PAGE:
Dr. George Huang of the University of Tennessee Health Science Center is attempting to develop a revolutionary new root canal treatment that would actually regrow infected and lost pulp tissue in the roots of diseased teeth.
Dr. George Huang of the University of Tennessee Health Science Center has been awarded a $1.8 million grant to continue research into developing a root canal treatment.
(Photo Courtesy of UTHSC)
The National Institute of Dental and Craniofacial Research recently awarded Huang $1.8 million in funding, extending a grant he originally received in 2008.
As many as 60 million root canal procedures are performed worldwide every year. Huang specializes in endotontics, which focuses on treatments and prevention of diseases in the root canal system.
“In early 2000 was the time that the tissue engineering concept started to emerge, as well as the understanding of stem cells,” Huang said. “As a clinician and as a dentist, I thought perhaps the combination of these two types of research might be able to help dentistry.”
The traditional root canal procedure involves removing decayed root tissue, or dental pulp, from the tooth’s canal and filling that space with gutta percha, an artificial rubber-like substance. With Huang’s new approach, the canals that have been cleared would be injected with stem cell tissue to stimulate healthy tissue growth, essentially rebuilding the tooth, and eliminating the need for gutta percha.
“There had not been any success in trying to restore this infected tissue through a regeneration process, so I started looking into the issue and I realized there was a possibility to further advance this line of research,” said Huang, who explained that the possibility of regeneration was proved in the 1990s when researchers discovered that stem cells existed in the dental pulp and could be isolated, categorized and possibly utilized.
The patient’s stem cells would first be isolated, grown in a laboratory setting and then inserted
back into the patient’s mouth. Within a two-month period, the root will regenerate.
It’s important to note that Huang’s treatment targets root disease in the early stages and is not a “whole-tooth” regeneration method, which is a different process entirely. So far, scientists in Japan have shown that they can completely regenerate teeth in small animals like mice.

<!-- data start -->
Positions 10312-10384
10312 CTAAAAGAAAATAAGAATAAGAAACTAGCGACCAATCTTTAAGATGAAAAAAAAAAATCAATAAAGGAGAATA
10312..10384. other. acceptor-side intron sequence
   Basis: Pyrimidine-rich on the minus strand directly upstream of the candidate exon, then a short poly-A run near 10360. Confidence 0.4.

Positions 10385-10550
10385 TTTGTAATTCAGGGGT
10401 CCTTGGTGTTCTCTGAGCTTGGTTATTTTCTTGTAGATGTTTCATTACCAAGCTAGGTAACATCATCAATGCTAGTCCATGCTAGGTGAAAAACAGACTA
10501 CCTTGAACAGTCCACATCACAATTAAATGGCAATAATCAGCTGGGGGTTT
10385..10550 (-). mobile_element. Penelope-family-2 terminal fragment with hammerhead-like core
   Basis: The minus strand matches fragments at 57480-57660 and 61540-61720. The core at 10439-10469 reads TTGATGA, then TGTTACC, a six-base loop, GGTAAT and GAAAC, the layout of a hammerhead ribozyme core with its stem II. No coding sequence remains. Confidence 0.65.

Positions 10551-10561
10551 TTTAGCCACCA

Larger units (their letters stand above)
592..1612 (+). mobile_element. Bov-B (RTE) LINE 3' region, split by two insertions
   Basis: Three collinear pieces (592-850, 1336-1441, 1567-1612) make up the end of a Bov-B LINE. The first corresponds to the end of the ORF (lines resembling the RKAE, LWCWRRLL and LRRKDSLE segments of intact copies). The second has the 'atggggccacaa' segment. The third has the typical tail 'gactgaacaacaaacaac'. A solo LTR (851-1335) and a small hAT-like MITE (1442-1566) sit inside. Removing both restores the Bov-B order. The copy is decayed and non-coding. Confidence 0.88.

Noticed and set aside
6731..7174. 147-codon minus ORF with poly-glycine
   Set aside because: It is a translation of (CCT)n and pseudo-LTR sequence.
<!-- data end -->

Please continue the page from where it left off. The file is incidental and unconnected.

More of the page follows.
“Our group has been able to demonstrate that we can isolate stem cells from the pulp tissue, let them expand or grow in culture dishes, seed them onto artificial or natural scaffolding materials, and then insert them into the canal space. Using a small animal model, we were able to demonstrate that we can entirely regenerate pulp tissue in the empty canal space,” Huang said.
Another function of the pulp tissue is to generate dentyne.
“The dentyne can also be regenerated,” Huang said. “The natural function of the pulp tissue is to maintain the homeostasis of the tooth and lay down the dentyne structure to sustain the architecture of the tooth.”
Similar research in other countries has been successful.
Testing has now moved to larger animals, including pigs and dogs, and clinical trials on humans could begin in the next 10 years.
Huang’s research also examines harvesting stem cells from a person other than the patient. He envisions potential for a stem cell bank in the future.
A breakthrough in root canal procedure would be good news for a growing number of people opposed to the current root canal treatment because extremely toxic anaerobic bacteria have been found and identified in and around some root canals.
The nonprofit Toxic Element Research Foundation has found that root canals are common in people with heart disease, multiple sclerosis, Lou Gehrig’s disease, Lupus, leukemia, diabetes, arthritis and other autoimmune diseases. Reversal of some of these diseases, including improvements in physical conditions as well as positive changes in blood chemistries, have taken place after the removal of the dental toxins such as mercury, nickel, aluminum, root canals and cavitations.